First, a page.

Jump to ContentJump to Main Navigation
The Makings of Indonesian IslamOrientalism and the Narration of a Sufi Past$
Users without a subscription are not able to see the full content.

Michael Laffan

Print publication date: 2011

Print ISBN-13: 9780691145303

Published to Princeton Scholarship Online: October 2017

DOI: 10.23943/princeton/9780691145303.001.0001

Show Summary Details
Page of

PRINTED FROM PRINCETON SCHOLARSHIP ONLINE (www.princeton.universitypressscholarship.com). (c) Copyright Princeton University Press, 2017. All Rights Reserved. Under the terms of the licence agreement, an individual user may print out a PDF of a single chapter of a monograph in HSO for personal use (for details see http://www.universitypressscholarship.com/page/privacy-policy).date: 20 January 2018

Seeking the Counterweight Church, 1837–1889

Seeking the Counterweight Church, 1837–1889

Chapter:
(p.101) Chapter Six Seeking the Counterweight Church, 1837–1889
Source:
The Makings of Indonesian Islam
Author(s):

Michael Laffan

Publisher:
Princeton University Press
DOI:10.23943/princeton/9780691145303.003.0006

This chapter shows that a parallel framing of the Indies as a missionary field was crucial in informing, and sometimes challenging the colonial enterprises. In many instances, Dutch missionaries saw a chance for Christianizing the natives given what appeared to them as the natives' weak understanding and practice of Islam, arguing that the Javanese could not be considered Muslims for their “Islam” fell far short of the Islam they knew from the texts edited by their teachers in Delft. More crucially, however, one can see in their writings tangential and certainly unintended evidence of an active engagement with new modes of thinking, with printing, and with Sufi practices imported from the Middle East—practices that were leading some Javanese to label their neighbors ruddy abangan (red ones) while they themselves identified as spotless putihan (white ones). If anything was clear by 1888, it was that Dutch knowledge of Islam was outdated and far too oriented towards texts above contexts.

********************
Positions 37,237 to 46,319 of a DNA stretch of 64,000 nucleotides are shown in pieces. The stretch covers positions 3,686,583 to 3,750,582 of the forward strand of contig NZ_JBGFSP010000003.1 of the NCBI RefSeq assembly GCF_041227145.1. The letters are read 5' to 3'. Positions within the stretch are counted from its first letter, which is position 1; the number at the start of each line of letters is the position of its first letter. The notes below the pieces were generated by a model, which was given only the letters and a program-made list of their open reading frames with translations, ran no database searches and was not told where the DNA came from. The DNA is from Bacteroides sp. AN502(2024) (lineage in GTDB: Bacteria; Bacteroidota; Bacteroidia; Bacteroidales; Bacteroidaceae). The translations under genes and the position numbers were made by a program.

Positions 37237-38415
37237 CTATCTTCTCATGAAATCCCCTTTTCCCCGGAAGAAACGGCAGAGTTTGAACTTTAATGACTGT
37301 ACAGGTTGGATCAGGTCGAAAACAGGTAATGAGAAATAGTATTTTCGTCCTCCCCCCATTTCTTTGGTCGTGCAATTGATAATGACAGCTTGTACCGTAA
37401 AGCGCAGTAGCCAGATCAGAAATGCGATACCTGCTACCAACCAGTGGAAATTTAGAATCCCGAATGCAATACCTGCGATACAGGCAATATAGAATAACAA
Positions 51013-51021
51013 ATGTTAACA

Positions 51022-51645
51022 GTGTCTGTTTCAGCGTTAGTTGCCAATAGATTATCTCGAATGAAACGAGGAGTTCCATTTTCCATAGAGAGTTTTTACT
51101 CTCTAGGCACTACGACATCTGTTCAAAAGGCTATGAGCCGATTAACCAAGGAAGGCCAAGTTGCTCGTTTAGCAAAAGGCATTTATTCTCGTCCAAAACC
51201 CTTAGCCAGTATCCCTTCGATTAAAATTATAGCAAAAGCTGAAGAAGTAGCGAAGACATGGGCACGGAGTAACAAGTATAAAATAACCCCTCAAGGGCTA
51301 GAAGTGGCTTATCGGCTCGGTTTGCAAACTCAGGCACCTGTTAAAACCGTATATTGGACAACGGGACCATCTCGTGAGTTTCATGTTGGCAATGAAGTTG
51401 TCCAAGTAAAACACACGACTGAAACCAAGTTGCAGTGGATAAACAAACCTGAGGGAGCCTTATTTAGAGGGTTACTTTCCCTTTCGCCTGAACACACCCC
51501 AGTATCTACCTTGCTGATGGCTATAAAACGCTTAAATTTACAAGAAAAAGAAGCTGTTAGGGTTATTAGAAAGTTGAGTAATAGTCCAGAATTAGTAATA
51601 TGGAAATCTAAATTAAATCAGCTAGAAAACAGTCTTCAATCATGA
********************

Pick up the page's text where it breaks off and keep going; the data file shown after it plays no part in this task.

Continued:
Keywords:   Indies, Dutch missionaries, Christianity, Islam, Javanese, Sufi practices, abangan, putihan

Princeton Scholarship Online requires a subscription or purchase to access the full text of books within the service. Public users can however freely search the site and view the abstracts and keywords for each book and chapter.

Please, subscribe or login to access full text content.

If you think you should have access to this title, please contact your librarian.

To troubleshoot, please check our FAQs , and if you can't find the answer there, please contact us.